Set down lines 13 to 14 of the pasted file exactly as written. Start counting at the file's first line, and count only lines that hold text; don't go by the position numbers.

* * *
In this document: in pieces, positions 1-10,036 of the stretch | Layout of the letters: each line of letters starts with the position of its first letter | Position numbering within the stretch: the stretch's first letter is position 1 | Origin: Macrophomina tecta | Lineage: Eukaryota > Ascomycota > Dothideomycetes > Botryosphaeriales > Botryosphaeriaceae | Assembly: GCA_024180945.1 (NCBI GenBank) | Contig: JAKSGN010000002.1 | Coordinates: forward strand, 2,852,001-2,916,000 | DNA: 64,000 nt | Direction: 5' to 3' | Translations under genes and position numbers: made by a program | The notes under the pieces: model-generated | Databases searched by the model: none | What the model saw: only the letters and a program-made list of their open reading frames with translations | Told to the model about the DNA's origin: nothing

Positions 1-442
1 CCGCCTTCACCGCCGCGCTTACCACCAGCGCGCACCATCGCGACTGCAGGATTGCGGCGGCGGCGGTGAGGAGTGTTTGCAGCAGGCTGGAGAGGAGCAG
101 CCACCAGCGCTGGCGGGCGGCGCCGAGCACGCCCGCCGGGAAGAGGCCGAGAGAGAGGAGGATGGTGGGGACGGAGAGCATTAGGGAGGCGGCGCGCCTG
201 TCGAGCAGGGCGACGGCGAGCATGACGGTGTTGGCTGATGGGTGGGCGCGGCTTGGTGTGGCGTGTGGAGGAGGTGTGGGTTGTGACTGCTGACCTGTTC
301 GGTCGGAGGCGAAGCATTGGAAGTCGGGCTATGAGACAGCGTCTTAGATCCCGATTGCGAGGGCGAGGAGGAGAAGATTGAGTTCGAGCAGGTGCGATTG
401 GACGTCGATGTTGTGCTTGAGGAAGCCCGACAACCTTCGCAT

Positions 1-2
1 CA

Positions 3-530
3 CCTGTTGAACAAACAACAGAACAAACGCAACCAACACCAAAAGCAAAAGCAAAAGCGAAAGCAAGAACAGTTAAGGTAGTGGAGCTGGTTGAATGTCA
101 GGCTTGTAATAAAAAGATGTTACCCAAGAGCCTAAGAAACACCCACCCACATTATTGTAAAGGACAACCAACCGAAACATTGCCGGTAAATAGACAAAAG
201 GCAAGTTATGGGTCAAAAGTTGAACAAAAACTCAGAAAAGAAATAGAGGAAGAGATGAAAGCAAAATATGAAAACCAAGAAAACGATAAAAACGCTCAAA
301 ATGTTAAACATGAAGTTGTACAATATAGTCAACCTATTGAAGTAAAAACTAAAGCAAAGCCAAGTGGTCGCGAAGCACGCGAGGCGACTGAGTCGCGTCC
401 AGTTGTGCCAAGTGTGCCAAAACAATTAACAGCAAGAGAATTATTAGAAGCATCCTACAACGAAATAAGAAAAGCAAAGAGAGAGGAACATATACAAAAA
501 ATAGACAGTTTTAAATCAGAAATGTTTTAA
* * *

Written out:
201 GCAAGTTATGGGTCAAAAGTTGAACAAAAACTCAGAAAAGAAATAGAGGAAGAGATGAAAGCAAAATATGAAAACCAAGAAAACGATAAAAACGCTCAAA
301 ATGTTAAACATGAAGTTGTACAATATAGTCAACCTATTGAAGTAAAAACTAAAGCAAAGCCAAGTGGTCGCGAAGCACGCGAGGCGACTGAGTCGCGTCC